Hedges is especially persuasive when discussing the lengths leaders go to when selling war to their public. Whether that is concocting fatuous myths of national identity, such as in the Balkans or the rhetoric currently employed in the war against terrorism which simplifies the act of going to war down to a question of ‘doing the right thing’, and ‘with us or against us’. Complicit in this sanitizing process are media who do not properly report on the ‘sensory reality of war’, the murdered civilians and wrecked societies – what Hedges calls the ‘lie of omission’. All of these attitudes, Hedges argues, condescend to whip up righteousness and patriotism to makes war palatable, even edifying, to the public.
Thus killing is done in our name, killing that concerns us little, while those who kill our own are seen as having crawled out of the deepest recesses of the earth, lacking our own humanity and goodness. Our dead. Their dead. They are not the same. Our dead matter, theirs do not.
Written at the end of last year he doesn’t shrink from commenting on the current situation. Hedges quotes President Bush prior to the war in Afghanistan, “We go forward to defend freedom and all that is good and just in the world”, in his introduction to warn about the quixotic futility of any war waged as a crusade.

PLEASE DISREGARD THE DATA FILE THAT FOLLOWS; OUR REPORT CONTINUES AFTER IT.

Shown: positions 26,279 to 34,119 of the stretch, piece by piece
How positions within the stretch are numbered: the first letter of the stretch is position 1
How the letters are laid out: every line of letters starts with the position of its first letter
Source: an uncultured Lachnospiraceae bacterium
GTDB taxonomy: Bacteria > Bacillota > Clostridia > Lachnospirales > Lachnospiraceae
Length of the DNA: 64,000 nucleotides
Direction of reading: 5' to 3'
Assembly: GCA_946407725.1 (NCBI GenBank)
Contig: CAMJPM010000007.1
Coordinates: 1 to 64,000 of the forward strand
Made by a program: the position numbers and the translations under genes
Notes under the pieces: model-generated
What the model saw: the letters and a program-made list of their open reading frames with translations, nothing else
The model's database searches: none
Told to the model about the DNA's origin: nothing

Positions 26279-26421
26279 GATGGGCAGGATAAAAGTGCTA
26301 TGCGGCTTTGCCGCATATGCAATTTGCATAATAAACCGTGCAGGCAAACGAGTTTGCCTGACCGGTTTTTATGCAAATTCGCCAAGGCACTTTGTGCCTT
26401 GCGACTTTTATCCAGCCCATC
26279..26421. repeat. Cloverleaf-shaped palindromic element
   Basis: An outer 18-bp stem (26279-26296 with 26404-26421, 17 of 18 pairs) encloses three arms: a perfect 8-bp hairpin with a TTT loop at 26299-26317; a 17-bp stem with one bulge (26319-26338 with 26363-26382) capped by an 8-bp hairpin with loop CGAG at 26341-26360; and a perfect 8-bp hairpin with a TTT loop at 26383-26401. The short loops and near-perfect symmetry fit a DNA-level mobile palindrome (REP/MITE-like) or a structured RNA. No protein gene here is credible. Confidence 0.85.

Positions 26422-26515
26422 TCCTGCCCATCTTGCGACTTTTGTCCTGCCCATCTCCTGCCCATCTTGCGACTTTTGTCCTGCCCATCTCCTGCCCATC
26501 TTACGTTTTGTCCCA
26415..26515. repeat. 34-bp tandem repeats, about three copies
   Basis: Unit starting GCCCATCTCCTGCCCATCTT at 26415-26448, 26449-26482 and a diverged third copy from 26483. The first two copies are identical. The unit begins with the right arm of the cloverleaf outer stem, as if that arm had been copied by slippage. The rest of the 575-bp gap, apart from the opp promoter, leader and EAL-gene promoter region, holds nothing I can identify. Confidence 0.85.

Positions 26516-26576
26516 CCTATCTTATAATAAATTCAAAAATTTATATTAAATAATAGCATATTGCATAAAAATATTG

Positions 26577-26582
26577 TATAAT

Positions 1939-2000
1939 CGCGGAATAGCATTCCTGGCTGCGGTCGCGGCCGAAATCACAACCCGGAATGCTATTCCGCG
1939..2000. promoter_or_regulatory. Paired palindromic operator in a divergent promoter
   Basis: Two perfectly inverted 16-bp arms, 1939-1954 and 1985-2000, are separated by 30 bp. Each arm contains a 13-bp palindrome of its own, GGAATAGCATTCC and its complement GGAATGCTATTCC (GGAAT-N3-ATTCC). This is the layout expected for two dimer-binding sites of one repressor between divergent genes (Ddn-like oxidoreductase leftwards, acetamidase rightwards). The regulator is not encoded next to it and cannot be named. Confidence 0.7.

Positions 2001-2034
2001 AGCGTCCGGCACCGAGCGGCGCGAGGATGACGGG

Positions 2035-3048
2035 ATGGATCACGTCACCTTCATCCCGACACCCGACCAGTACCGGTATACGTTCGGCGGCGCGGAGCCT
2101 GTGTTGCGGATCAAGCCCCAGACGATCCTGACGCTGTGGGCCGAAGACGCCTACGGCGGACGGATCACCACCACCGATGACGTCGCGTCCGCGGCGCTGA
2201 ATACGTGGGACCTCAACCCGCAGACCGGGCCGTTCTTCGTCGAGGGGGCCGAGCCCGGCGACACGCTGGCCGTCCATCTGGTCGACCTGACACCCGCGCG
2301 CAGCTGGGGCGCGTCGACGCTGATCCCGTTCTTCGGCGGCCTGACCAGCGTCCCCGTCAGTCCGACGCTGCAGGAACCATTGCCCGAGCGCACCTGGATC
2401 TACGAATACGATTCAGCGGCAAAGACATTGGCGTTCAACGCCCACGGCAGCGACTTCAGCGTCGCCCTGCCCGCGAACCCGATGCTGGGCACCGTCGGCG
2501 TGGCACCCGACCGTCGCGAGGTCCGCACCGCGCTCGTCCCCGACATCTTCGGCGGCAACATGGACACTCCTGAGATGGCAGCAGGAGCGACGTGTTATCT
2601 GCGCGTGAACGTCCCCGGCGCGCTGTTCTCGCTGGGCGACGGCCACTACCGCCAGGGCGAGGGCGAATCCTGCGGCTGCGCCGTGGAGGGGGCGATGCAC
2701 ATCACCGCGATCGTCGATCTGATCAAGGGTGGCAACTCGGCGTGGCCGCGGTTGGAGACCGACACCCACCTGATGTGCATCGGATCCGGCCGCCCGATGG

The book is most interesting when illustrating wars fundamental nature by drawing on the literature of combat to make its point. Having graduated with degree in literature and a masters in divinity from Harvard the author chooses brilliantly from a wide selection: Homer, Shakespeare, Auden and Michael Herr, among others are used to explode the myth of war, its noble and glorious ideal exposed to its more realistic flip side: a vainglorious activity of carnage. Given the current global situation, though when hasn’t that phrase been relevant, War is a Force that Gives us Meaning is a powerful and timely book. It reminds us that there is no such thing as a good war, and that war is its own vacuum, sucking in all nuances and goodness, creating a void where humanity, society and morality once were, allowing only the culture of war to thrive. A culture that, as we sit at home impressed by the pictures sent back by embedded reporters of ever smarter bombs and inter operable troops, illustrates again what Einstein was talking about when he said “Perfection of means and confusion of ends seem, in my opinion, to characterize our age”.